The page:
We account for the short lifeTime by having a relatively large (for the particle size) birthRate. The lifetimeRange makes our smoke particles disappear non-uniformly, adding a bit of variety. In terms of speed, we wanted to have are smoke particles shoot up and then “sink” over the course of their life. This is accomplished by balancing an upwards initial velocity with a downwards yAcceleration:
The secret sauce. Colour. This is mostly a fun trial and error game. I set a slightly white-biased base colour, and configure random variations of red / blue / green around it. All colours have a positive speed, so they will drift towards white in time. Finally, I set a negative alphaSpeed so they get more transparent over their life. Here we go
Psychedelic. You can see the complete code here in the gist. For the particle image, see SmokeParticle.png. Feel free to use it in your own app.
Confetti is used in our reveal animation – it is a visual indicator that you guessed people’s silly faces correctly. The emitter itself comes as a line of particles that “drop” into the screen via gravity. As such, the shape is a bit different than smoke:
As in the apple documentation, the y-coordinate of the position is ignored for lines, and the x is the center of the line. For confetti colours, we will set it up to have a wide range with a slight bias towards white:
The birth rate was determined experimentally – it felt about right. Acute observers would notice that the above code, gives a range of [0.2,1] for each of the colours for confetti. Naturally, we will emit the confetti straight down. While we do this we add yAcceleration so that it looks like gravity is having an effect. The exact numbers were all trial and error:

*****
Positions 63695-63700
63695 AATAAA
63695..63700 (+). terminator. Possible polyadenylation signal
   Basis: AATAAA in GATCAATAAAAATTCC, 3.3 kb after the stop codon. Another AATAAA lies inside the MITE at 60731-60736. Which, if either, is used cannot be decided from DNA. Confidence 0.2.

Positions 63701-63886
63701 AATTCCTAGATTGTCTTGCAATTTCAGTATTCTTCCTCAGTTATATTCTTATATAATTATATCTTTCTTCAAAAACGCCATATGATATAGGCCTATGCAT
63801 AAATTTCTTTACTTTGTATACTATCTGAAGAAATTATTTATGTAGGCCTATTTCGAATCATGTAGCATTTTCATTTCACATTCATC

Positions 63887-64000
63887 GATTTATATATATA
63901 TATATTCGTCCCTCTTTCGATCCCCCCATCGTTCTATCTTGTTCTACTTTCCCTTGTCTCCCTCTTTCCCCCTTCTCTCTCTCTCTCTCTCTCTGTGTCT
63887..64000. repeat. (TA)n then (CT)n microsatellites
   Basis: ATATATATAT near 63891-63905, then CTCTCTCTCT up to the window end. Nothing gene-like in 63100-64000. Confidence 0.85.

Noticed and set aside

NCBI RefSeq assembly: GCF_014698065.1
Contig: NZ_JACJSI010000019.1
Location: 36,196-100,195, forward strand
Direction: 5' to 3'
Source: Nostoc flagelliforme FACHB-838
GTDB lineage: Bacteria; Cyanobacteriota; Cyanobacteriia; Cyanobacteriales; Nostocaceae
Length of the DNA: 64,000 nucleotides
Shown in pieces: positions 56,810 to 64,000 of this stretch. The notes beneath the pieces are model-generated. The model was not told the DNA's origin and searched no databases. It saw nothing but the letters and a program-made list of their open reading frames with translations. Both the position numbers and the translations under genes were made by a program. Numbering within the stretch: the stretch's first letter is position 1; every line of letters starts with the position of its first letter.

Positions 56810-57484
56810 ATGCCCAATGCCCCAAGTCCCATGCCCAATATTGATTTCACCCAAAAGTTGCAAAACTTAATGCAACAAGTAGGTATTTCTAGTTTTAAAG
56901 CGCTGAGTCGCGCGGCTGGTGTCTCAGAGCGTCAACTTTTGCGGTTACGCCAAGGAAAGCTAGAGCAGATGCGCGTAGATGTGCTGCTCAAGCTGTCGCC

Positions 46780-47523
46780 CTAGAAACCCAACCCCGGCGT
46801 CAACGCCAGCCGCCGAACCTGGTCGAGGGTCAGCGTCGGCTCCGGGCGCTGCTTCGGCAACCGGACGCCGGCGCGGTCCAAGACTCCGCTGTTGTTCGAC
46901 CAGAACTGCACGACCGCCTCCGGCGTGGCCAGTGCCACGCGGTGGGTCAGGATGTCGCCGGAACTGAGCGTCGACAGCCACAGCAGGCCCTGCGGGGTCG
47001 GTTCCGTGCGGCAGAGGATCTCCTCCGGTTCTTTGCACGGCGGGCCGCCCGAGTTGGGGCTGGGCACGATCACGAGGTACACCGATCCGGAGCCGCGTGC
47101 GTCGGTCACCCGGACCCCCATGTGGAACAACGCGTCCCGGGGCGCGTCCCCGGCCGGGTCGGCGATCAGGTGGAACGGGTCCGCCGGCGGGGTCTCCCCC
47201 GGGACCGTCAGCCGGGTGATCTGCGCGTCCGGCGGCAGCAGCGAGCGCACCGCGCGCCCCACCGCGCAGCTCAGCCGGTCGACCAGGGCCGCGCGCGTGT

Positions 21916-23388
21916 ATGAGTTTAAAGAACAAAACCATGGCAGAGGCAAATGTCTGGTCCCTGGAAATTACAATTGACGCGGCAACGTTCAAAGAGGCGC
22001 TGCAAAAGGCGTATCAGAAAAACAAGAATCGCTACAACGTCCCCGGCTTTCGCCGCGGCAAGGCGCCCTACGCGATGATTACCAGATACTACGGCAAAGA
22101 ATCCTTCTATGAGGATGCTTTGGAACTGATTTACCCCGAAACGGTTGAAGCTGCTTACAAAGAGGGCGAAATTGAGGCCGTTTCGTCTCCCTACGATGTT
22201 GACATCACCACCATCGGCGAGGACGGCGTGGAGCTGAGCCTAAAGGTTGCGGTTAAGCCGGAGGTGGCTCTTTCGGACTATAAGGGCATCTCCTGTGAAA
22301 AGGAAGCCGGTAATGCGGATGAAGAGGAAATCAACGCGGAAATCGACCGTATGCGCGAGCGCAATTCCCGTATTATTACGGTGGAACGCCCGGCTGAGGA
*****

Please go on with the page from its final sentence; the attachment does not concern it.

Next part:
One final issue: a “wall” of confetti looks a bit strange. The birth rate of confetti should slow down over time, as if there is a finite amount of confetti dropping. I hacked together a couple of quick functions that we use for linear decay over aninterval:
Done! To actually use this code, you’ll probably want the gist. For the particle image, see Confetti.png. Feel free to use it in your own app.
Okay. The Chicken is an easter egg and an homage to Arg! The Pirates Strike Back. I’m not sure we really need to give a detailed description of how to create it. I’ll give a quick description and then let the gist handle the rest.
The Chicken is a point particle that gets emitted at a funny angle and spins while it falls. The only thing that is slightly unique about it is that we fade it in from nothing. The simplest way of doing this is to make the initial alpha colour as 0, and set a large alpha speed (10 = 0.1s fade in):
Happy particling! If I ever have time, I’d love to put together a little Cocoa app for fiddling with the parameters of particle systems. For now, I’m occupied with the Silly Face Society. Sign up and learn when we launch.